Two Minneapolis Heart Institute doctors are opposing a $296 million plea agreement involving Boston Scientific Corp.’s (NYSE:BSX) Guidant division.
Earlier this month, Boston Scientific agreed to settle charges stemming from a four-year investigation into possible criminal violations of the Federal Food, Drug, and Cosmetic Act.
Under the terms of the plea, which must still be approved by Judge Donovan Frank of the U.S. District Court for Minnesota, Guidant pleaded guilty to withholding information from the FDA: specifically, to making a materially false statement about its Ventak Prizm 2DR implantable defibrillator in a required submission and to failing to notify the agency of a “correction” to its Contak Renewal defibrillators.
The cardiologists, Drs. Robert Hauser and Barry Maron, were the first to flag concerns five years ago that some Guidant defibrillators could short-circuit. Boston Scientific paid $26 billion to acquire Guidant in 2006.
In February 2002, Guidant discovered a design flaw in the Ventak device, after receiving reports of failures. By April 2002, according to court documents, it had fixed the flaws and begun producing a corrected version of the device — but didn’t recall the defective products.
On March 13, 2005, 21-year-old Joshua Oukrop’s Ventak Prizm 2 DR short-circuited, killing him. Guidant told his doctor of the problems with the device, disclosed that it knew of 25 other such cases and told the physician that about 24,000 ICDs similar to Oukrop’s had been sold. When the doctor asked Guidant whether the other recipients would be told, the company said no, it did not want to “alarm” anyone, according to court documents. The company kept its word in subsequent Securities & Exchange Commission filings and press releases, never mentioning the defect or Oukrop’s death until an impending New York Times article that was to reveal the device’s flaws forced the company’s hand.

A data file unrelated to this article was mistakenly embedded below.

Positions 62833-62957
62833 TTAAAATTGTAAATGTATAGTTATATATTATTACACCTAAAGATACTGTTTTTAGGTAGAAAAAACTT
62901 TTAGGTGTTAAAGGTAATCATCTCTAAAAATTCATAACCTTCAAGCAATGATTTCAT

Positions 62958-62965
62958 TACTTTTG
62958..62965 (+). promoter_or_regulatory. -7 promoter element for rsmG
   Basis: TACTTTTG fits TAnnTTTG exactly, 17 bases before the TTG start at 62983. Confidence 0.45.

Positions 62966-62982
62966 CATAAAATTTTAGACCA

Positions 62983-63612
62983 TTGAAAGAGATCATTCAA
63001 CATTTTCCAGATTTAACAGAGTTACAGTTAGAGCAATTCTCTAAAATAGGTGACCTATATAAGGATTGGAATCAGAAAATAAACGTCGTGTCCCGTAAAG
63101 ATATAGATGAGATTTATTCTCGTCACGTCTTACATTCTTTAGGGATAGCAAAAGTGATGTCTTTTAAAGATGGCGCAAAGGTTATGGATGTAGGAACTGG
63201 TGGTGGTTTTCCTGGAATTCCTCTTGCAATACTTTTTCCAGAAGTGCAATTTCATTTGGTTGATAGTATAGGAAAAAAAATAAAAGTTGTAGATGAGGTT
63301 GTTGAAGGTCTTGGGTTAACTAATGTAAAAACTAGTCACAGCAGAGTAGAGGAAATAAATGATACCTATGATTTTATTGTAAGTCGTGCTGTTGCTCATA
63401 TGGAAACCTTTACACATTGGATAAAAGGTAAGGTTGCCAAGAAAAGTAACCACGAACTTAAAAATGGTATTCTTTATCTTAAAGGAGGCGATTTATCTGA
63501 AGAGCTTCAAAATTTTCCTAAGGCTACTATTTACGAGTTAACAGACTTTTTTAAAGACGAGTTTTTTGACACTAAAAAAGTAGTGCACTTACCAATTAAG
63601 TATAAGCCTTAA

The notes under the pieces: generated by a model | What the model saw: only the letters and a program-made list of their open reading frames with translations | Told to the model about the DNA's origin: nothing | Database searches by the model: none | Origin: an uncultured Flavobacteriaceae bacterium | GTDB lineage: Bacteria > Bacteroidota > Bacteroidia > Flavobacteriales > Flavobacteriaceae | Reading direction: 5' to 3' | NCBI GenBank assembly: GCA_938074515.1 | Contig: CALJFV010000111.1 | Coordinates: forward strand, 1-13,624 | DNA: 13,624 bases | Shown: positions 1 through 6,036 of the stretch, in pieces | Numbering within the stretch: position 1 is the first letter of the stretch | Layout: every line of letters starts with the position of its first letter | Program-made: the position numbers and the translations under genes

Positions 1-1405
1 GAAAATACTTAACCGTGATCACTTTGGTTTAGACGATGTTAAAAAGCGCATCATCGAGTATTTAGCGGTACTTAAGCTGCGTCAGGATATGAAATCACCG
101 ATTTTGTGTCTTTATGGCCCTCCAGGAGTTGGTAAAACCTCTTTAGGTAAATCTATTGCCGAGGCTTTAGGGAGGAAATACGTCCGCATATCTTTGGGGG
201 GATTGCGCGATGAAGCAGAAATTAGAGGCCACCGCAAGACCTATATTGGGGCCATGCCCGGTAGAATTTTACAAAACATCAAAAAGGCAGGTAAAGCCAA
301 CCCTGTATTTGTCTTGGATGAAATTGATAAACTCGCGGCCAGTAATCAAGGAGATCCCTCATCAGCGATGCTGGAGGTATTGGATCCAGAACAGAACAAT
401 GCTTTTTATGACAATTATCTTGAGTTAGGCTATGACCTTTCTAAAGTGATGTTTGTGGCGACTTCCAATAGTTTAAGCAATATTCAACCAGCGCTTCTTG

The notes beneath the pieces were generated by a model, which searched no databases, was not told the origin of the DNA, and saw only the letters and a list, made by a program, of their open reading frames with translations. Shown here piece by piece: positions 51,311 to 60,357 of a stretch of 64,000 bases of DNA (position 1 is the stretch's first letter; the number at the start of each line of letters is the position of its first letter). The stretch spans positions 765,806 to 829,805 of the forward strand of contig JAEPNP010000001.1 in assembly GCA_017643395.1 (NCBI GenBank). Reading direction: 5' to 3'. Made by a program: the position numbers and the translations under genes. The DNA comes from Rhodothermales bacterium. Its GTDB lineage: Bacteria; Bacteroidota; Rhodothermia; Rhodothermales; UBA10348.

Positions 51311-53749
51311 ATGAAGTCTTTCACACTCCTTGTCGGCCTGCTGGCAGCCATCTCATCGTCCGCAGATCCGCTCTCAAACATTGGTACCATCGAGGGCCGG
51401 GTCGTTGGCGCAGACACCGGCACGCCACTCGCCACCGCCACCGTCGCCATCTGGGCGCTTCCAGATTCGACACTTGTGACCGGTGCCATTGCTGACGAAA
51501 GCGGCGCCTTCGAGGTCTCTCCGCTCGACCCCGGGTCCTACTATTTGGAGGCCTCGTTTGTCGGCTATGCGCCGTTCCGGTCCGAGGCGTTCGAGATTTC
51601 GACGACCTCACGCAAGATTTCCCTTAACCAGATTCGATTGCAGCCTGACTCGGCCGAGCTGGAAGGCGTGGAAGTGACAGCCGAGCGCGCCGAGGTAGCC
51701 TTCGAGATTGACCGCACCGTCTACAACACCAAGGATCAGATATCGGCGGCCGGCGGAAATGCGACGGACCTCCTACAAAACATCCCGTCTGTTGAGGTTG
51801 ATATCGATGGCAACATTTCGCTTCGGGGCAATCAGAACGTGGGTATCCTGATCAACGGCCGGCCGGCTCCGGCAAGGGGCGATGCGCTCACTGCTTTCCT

In a letter (PDF) to Frank, Hauser and Maron detailed their opposition to the plea deal.
"We are physicians who cared for Joshua Okrup [sic], a 21-year-old college student, who died when his Guidant Prizm 2 implantable cardioverter-defibrillator (ICD) short-circuited and failed to deliver a life-saving shock. His unnecessary death was caused by a product defect that Guidant Inc. had known about for years and failed to inform patients, physicians, and the U.S. Food and Drug Administration,” they wrote. “Accordingly, we are extremely dismayed by the U.S. Attorney General’s decision to enter into a plea agreement with Guidant LLC, rather than prosecute the company and the individuals responsible for this egregious act. On behalf of the patients who died or suffered pain and mental anguish as the direct result of Guidant’s illegal and unethical behavior, we urge you not to accept the plea agreement.”
Hauser has been an outspoken advocate for greater accountability on the part of medical device makers. Last year, he helped lead the charge for more oversight of defibrillator manufacturers by the industry itself and the Food & Drug Administration.
Minnesota Public Radio News contributed to this report.
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